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Interfaith Marriage-Family Coordination Committee- Reasons for Criticism

From Current Affairs Notes for UPSC » Editorials & In-depths » This topic

The recent move by Maharashtra government regarding the interfaith marriage panel has raised concerns about the state’s interference in the rights to privacy and personal choice.

This topic of “Interfaith Marriage-Family Coordination Committee- Reasons for Criticism” is important from the perspective of the UPSC IAS Examination, which falls under General Studies Portion.

What is the Interfaith Marriage-Family Coordination Committee?

  • On December 13th, the Maharashtra government set up a 13-member committee under Mangal Prabhat Lodha, the state’s Minister for Women and Child Development.
  • The committee, titled ‘Inter-caste/ Interfaith Marriage-Family Coordination Committee’, was tasked with:
    • Monitoring inter-faith marriages
    • Maintaining a record of:
      • Registered interfaith marriages
      • Registered inter-caste marriages
      • Couples in such marriages
      • Maternal families of the women (if they are estranged)
  • The committee, composed of official and non-official members, will depend on data from the state’s department of registration and stamp.
  • Following media reports and criticisms, the state government renamed the committee as ‘Interfaith Marriage-Family Coordination Committee’ and correspondingly, its mandate was limited to interfaith marriages alone.
  • The committee is supposed to:
    • Provide support and rehabilitation to inter-faith couples when necessary
    • Track ‘frauds’ committed in the name of ‘love jihad’

Why was this committee formed?

  • The state government claimed that the decision was prompted by the Shraddha Walker case:
    • The 27-year old Shraddha Walker, who hailed from Vasai (near Mumbai), was murdered in New Delhi.
    • The murder was allegedly committed by Aftab Poonawala, her live-in partner.
  • The decision also coincides with the government’s statement that it was examining the other states’ laws on interfaith conversions. The statement was made in response to a question about the government’s position on a ‘love jihad’ law.
  • While there have been calls for a state law against religious conversions, the committee head held that it seeks to re-establish the ties between interfaith couples and their estranged families.
  • The government also pointed out its efforts in encouraging inter-caste marriages (such as the Incentive given to Encourage Intercaste Marriages) and its plans to financially reward inter-faith couples. On the other hand, it also said that the number of cheating cases in interfaith marriages has increased.

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Why is it being criticized?

  • There are concerns that the panel’s formation is the 1st step towards a Maharashtrian law on religious conversions/ love jihad (i.e. the conspiracy theory that Hindu women are being trapped by men of other faiths, through marriage, for religious conversion).
  • The move to remove inter-caste marriages from the panel’s purview is being implied as the government attempting to manoeuvre the public debate around the controversial ‘love jihad’ issue.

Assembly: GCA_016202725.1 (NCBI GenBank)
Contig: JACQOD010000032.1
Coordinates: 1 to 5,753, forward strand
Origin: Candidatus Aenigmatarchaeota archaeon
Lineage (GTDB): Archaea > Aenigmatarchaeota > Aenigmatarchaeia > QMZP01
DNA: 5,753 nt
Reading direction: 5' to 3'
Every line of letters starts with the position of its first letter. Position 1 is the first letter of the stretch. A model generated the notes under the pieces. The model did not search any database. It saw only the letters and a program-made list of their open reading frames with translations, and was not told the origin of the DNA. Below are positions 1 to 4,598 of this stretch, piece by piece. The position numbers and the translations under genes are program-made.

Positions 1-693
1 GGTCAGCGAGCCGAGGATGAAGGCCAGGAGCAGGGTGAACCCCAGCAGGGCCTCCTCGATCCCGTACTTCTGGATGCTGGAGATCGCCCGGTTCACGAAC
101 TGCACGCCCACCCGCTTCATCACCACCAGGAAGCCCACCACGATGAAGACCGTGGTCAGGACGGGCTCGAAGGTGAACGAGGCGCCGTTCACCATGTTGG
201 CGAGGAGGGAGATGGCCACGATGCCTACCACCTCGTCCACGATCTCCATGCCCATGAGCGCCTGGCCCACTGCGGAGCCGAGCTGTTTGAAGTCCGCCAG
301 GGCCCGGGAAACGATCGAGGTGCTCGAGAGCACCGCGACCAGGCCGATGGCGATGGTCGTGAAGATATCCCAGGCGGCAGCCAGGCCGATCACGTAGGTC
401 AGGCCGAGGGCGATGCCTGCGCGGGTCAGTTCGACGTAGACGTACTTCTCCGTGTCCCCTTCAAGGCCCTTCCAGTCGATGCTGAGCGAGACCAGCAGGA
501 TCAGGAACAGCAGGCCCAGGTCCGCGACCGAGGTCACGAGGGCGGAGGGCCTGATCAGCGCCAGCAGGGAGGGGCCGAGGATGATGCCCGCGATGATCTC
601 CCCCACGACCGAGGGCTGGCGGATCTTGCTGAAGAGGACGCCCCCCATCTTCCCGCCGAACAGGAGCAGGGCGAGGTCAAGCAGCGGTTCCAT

• There is a concern that such manoeuvring could lead to religious polarization.
  • Critics are questioning the state’s interference in situations where 2 consenting adults seek to marry. Such vigilance is being criticized as indicative of the State’s unacceptable interference in the lives of individual citizens. It is violating the individuals’ rights of freedom and equality.
  • This denial of women choosing their partner as acts of free will is also indicative of the misogyny prevalent in the larger society.

What is the way ahead?

  • The removal of inter-caste marriages from the panel’s ambit is being viewed as catering to the demands for action against ‘love jihad’. Incidentally, the Maharashtra government has been providing financial aid to inter-caste couples since late 1990s. To avail this benefit, at least one of the two should be from SC, ST or nomadic tribe community.
  • Elsewhere, other states like UP and Uttarakhand have already enacted anti-conversion legislations. There is a concern that Maharashtra may follow suit.
  • While the link between politics and communalism isn’t a new phenomenon in the state, its capital Mumbai has, for the most part, remained a place of freedom and hope- with its multi-ethnic, multi-cultural and multi-lingual population.
  • It isn’t right to inhibit the idea of openness and possibility offered by such a ‘maya nagari’, especially by casting communal aspersions on individual choices.

Conclusion:

The Interfaith Marriage-Family Coordination Committee has raised a lot of concerns in a time where public debate is being disproportionately dominated by controversy theories like love jihad. While the idea is worth a lot of political currency, it is likely to be harmful for social harmony.

Practice Question for Mains:

Why is the Interfaith Marriage-Family Coordination Committee formed by the Maharashtra government facing criticism? (250 words)

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